- Each part of this problem might be useful for the next!
- (a) Let Z be the center of a group G. If G/Z is cyclic, show that G is abelian (and hence G=Z).
- (b) If G is a nonabelian group of order 10, show that the class equation for G must be 10 = 1 + 2 + 2 + 5.
- (c) If G is a nonabelian group of order 10, show that G is
isomorphic to D
_{5}. [Hint: conclude from (b) that G has an element x of order 5 and an element y of order 2. Show that yxy = x^{4}, and show that this uniquely determines the multiplication table of G. Hence, up to isomorphism, there is a unique nonabelian group of order 10.]

- Prove Proposition 1.12 on p. 199.
- Let G be the group of order preserving symmetries of
the set X = {(a,0,1), (a,0,-1), (-a,1,0), (-a,-1,0)}, where
a = 2
^{-1/2}. Note that X is the set of vertices of a regular tetrahedron T centered at the origin. Thus G is the tetrahedral subgroup of SO_{3}. Determine the set S of poles of G (describe them explicitly, either in terms of T or by giving their coordinates), determine |S|, and explicitly determine the orbits of G acting on S (i.e., which poles are in which orbits). You do not need to justify your answers (except to yourself!). - (Burnside's formula)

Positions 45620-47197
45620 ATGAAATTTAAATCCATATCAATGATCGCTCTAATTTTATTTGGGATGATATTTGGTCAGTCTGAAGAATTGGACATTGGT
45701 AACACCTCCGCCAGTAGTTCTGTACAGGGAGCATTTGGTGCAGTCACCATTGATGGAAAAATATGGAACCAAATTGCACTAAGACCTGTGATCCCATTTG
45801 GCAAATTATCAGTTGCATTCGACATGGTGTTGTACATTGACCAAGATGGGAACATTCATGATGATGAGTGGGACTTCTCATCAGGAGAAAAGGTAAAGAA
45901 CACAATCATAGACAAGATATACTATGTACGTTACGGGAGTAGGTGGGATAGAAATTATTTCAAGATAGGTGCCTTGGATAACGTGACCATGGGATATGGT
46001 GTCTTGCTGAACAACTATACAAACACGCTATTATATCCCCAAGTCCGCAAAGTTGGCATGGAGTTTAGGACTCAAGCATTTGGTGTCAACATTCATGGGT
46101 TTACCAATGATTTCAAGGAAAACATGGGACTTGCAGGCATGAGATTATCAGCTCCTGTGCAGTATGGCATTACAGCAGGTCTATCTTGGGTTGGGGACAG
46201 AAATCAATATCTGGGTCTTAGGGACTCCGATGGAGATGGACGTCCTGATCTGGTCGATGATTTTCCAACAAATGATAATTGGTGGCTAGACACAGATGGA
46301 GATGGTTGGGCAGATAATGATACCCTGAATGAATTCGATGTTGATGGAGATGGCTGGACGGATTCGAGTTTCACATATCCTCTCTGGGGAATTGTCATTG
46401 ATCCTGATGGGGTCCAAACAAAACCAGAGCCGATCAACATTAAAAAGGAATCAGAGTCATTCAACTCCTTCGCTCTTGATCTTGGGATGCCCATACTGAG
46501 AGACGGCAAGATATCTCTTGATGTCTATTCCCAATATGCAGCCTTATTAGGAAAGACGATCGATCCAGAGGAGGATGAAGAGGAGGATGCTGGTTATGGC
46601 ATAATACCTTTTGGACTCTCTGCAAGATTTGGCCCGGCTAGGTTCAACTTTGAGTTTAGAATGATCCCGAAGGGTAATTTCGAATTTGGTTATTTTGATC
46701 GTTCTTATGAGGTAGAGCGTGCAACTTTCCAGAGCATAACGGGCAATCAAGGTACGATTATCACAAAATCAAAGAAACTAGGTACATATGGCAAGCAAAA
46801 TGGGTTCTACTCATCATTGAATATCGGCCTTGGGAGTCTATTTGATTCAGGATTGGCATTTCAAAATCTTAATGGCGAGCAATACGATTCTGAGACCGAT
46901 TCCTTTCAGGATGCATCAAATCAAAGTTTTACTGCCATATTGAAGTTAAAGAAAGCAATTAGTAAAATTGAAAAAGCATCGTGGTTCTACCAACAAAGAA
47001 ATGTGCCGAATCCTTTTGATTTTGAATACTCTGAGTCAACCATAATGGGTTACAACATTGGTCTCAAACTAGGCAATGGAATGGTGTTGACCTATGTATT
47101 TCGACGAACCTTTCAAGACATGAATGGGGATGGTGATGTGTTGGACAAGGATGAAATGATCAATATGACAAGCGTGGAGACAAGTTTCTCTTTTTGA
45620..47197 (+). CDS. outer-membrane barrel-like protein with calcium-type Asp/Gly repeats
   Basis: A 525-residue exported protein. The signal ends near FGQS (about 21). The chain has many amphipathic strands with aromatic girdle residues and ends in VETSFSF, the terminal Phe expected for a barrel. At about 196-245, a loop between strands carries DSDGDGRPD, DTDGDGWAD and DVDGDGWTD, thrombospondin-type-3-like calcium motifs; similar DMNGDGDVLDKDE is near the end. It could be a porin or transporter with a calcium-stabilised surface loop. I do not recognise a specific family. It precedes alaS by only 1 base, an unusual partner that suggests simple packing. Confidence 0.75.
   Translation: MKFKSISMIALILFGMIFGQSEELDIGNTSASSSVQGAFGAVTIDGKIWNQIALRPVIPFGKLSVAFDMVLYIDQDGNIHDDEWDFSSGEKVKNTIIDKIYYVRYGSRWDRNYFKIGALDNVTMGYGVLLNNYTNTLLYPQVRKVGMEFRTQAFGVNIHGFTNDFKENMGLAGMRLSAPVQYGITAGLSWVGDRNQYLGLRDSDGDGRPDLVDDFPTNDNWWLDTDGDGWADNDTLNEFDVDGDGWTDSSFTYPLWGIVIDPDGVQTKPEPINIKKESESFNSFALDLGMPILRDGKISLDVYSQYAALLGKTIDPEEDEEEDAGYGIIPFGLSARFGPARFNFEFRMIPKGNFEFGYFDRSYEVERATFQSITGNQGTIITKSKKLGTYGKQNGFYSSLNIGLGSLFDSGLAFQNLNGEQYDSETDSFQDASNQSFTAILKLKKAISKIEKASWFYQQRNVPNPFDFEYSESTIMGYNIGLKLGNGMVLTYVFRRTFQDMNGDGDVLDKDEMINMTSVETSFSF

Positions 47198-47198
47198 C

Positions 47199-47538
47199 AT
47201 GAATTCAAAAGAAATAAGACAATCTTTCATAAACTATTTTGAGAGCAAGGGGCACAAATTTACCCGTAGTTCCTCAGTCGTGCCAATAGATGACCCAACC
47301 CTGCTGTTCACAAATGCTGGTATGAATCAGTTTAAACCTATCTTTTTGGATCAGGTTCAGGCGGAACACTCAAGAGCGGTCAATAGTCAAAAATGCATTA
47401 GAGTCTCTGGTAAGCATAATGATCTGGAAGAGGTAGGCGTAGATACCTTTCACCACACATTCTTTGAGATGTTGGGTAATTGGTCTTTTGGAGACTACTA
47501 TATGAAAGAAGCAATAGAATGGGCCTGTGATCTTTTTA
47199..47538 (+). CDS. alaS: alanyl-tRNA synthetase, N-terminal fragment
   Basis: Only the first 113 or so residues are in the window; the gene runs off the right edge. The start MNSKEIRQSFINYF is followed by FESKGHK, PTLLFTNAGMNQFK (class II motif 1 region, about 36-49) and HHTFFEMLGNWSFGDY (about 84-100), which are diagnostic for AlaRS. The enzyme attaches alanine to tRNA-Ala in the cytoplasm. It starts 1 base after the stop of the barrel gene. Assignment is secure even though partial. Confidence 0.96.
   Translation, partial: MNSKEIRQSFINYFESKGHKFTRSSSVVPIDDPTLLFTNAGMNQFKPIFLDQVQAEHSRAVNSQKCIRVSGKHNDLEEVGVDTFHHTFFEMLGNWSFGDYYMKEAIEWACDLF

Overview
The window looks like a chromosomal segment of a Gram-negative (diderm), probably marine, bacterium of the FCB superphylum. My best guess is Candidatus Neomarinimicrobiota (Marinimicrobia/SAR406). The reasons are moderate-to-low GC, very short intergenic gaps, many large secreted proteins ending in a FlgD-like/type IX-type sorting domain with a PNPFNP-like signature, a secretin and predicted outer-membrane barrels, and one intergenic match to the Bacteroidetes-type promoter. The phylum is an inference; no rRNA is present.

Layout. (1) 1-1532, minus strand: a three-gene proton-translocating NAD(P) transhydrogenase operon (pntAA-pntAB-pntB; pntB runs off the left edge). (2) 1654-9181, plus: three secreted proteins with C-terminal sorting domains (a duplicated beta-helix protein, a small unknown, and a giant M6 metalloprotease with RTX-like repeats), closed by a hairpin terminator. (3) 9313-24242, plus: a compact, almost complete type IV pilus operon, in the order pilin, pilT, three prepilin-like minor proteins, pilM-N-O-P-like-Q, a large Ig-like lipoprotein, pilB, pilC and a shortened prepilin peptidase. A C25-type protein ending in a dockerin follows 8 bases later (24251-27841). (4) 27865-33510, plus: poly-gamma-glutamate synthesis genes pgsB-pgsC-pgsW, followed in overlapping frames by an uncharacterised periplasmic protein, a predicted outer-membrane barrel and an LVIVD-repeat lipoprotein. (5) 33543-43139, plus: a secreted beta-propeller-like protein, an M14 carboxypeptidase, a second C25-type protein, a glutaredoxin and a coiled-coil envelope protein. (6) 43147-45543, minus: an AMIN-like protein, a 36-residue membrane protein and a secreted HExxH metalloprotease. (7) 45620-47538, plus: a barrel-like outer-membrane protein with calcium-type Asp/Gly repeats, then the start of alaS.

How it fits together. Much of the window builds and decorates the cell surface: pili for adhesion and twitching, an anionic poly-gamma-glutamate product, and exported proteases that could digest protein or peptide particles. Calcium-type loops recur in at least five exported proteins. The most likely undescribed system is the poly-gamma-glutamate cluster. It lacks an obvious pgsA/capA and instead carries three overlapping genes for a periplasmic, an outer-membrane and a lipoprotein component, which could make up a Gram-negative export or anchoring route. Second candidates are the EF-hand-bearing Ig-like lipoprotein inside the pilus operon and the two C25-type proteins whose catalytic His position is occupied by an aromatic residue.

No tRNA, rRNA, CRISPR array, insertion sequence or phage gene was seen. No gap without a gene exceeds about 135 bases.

Let G = {g
_{1}, ..., g_{r}} be a group of order r acting on a finite set S. Let n be the number of orbits. For each g in G, let S^{g}= {s in S : gs = s}. Prove that n|G| = |S^{g1}| + ... + |S^{gr}|. [Hint: Look at C = {(g,s) : g is in G, s is in S, gs = s}.] - (A generalization of Cayley's theorem)
Let H be a subgroup of a group G of finite index [G:H] = n.
Let G act on the left cosets G/H of H in G by left multiplication.
Show there exists a homomorphism f: G -> S
_{n}such that ker f is contained in H and every normal subgroup of G which is contained in H is contained in ker f (i.e., ker f is the largest normal subgroup of G contained in H). - Let L = {me
_{1}+ ne_{2}: m and n are integers}. Note that L is an additive subgroup of**R**^{2}. Let v = (0.1, 0.01)^{t}and let G = Sym(v + L) be the rigid motions of the plane which preserve the coset v + L.- Determine the point group of G (actually list the matrices explicitly; no proof is needed).
- Determine the translation subgroup L
_{G}of G (no proof is needed, but be clear as to which vectors are in L_{G}). - Artin shows that the point group acts on L
_{G}(see p. 169), but goes on to say that ``it is important to note that ... G need not operate on L_{G}.'' Verify this by exhibiting an element g of G and a vector w in L_{G}, such that gw is not in L_{G}.